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  7. Cornelius Hunter: Consider the word “selection.” It has 9 letters and for a 26 letter alphabet there are 26^9, or 5 million million different possible combinations of letters. The monkeys would never type out even this single word. But what if a correct letter, whenever it happens to be typed, is preserved by natural selection? ... But this cannot actually happen because selection cannot select individual letters. What good is an “s”? The word “selection” doesn’t make sense until you have the entire word.

    What if words can mutate and recombine, but only offspring that form complete words are kept into the next generation? This avoids the problem of non-viable intermediates, such as sxxection and whatnot.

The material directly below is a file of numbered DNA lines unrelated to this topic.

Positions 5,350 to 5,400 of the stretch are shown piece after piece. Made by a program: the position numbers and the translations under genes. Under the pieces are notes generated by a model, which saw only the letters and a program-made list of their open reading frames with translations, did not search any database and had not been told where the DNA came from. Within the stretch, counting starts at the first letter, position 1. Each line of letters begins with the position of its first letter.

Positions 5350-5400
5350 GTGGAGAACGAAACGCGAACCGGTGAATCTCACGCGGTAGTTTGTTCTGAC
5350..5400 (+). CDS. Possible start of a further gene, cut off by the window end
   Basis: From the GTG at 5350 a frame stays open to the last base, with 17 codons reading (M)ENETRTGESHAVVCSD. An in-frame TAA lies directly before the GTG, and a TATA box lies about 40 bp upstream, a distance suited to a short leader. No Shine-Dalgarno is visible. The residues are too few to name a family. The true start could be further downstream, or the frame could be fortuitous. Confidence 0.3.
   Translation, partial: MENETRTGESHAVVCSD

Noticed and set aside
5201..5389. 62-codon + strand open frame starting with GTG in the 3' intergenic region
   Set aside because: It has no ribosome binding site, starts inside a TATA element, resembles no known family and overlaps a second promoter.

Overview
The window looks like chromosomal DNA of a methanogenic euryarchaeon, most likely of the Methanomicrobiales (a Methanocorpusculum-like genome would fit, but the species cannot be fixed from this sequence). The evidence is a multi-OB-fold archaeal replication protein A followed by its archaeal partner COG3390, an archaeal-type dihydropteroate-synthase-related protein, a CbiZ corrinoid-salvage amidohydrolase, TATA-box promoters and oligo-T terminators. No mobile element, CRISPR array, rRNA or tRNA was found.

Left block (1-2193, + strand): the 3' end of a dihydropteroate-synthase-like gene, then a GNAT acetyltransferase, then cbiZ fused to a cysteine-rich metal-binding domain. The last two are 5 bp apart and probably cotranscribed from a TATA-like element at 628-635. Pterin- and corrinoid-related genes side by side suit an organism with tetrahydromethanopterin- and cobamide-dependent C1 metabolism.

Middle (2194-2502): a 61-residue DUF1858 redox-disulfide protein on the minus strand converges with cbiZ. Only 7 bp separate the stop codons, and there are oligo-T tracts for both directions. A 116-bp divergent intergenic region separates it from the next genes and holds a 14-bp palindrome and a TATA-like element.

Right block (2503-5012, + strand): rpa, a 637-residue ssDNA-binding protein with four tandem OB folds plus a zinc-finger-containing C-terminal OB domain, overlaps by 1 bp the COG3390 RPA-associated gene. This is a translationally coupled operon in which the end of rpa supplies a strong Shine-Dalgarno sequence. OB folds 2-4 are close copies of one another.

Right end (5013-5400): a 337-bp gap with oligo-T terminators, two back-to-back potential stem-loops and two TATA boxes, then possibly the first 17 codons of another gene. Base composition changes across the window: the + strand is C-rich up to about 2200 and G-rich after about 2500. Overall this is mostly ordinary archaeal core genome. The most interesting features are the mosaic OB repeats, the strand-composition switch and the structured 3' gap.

How long will it take to evolve a 9-letter word, like selection, starting from a 1-letter word?

    Cornelius Hunter: Evolving even a single protein under carefully controlled laboratory conditions has proved to be elusive.

    Actually, random protein sequences form functional proteins at a frequency of about 10^-12 or so.

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  8. CH:"It is obvious that randomly selected letters aren’t likely to form a meaningful message."

    Yes, maybe that's why sonnets don't ever seem to form in alphabet soup. Yet, we should be wary about over-extending analogies into biology.

    "It seemed impressive that selection could reduce the search space from 5 million million to 234 different possibilities. But this cannot actually happen because selection cannot select individual letters."

    What you are saying is so as long as there are functional intermediates, selection is highly effective. Then you claim this doesn't happen; but this is because you are using an analogy. There are two major problems with your analogy.